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On August 15, Pierson 11th grader Max Snow and Kyle Lutnick (pictured above with Pediatric Neurologist Dr. Mary Andriola, Paulette Walters and Brooke Rose with the Child Life Program) met with a six-year-old child at Stony Brook University Hospital who is battling with Leukemia. Surrounded by his parents, grandmother and two younger brothers, the boy was thrilled when Snow and Lutnick handed him a brand new Nintendo DS console – a personal video game machine – and new games to play with. His brothers received the same gift.

The donation was one of several donations made through the Game Knights, the brainchild of Lutnick. Snow and his eighth grade brother, Ben, founded Game Knights Hamptons, a local chapter of the organization in late 2011.

The Game Knights is a not-for-profit dedicated to engaging and distracting children going through sometimes-lengthy hospitalizations while fighting serious illnesses. The Knights collect new and used video game devices, game, DVD players, iPads, movies and financial donations used towards the purchase of those items, which are then donated to children in need.

According to Max and Ben’s mother, Gay Snow, Game Knights Hamptons has recently partnered with Stony Brook University Hospital and its Child Life Program and will fulfill those children’s wish lists through the not-for-profit.

“They are childhood friends, and now work together to help other children who are sick or receiving treatments in hospitals,” said Snow of Lutnick and Snow.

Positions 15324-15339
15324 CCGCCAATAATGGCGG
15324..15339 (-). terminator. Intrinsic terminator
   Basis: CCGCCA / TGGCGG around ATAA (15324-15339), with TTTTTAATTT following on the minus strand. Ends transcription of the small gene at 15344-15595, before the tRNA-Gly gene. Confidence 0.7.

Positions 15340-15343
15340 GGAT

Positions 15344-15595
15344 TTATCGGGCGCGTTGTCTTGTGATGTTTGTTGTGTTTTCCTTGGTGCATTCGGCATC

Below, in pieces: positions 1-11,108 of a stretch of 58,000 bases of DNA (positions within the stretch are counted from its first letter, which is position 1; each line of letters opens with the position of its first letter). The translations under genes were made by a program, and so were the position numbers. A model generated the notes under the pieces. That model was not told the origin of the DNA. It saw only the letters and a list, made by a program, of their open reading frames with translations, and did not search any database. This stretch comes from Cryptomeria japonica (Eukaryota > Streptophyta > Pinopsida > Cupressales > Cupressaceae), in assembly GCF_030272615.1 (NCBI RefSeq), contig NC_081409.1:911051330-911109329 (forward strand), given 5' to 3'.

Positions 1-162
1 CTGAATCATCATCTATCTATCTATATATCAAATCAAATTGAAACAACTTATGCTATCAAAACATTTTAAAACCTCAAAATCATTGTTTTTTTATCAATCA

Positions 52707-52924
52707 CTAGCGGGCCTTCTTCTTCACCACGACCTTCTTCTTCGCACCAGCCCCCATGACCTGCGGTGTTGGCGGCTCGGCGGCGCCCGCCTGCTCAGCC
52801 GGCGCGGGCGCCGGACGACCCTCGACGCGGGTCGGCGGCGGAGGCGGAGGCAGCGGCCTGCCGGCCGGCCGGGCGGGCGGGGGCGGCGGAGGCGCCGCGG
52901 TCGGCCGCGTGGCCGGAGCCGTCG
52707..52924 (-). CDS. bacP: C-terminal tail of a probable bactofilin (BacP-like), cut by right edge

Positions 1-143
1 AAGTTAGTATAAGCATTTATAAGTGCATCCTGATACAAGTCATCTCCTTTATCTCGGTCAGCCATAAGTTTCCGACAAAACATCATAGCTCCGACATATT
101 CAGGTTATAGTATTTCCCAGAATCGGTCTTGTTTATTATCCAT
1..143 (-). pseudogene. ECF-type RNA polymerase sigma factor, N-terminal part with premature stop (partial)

Family Joins Suit Over Son’s Donated Organs

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When Lisa Koehne’s son Alex lay in a bed at Stony Brook University Hospital two years ago this month, she sensed there was something wrong other than what the doctors were telling her. Alex, had been diagnosed with bacterial meningitis and after 17 days at the hospital, died on March 30, 2007.

But what Lisa and her husband Jim learned weeks later was that it was actually a rare and extremely aggressive form of cancer — anaplastic central nervous system T-cell lymphoma — that took their son’s life.

To compound their grief, they learned several months later that two of four patients who received organs from Alex had died, the organs themselves infected with the cancer.

Beginning early last year, lawyers for all four organ recipients started a series of suits against the medical center as well as Southampton Hospital, where Alex had been treated initially as an emergency patient, and where meningitis was first diagnosed by Dr. Robert Semlear, the family physician at the time, who is also named in the suit.

This week the Koehnes also joined the suit, arguing simply, the doctors and hospitals should have done more.

“We never got any answers from Stony Brook or Southampton,” said Jim Koehne in an interview Tuesday.

“We knew we would have to give depositions, and we asked ourselves if we wanted to go through this all again,” said Jim. “And we said, ‘yes we do, we want to know what happened’.”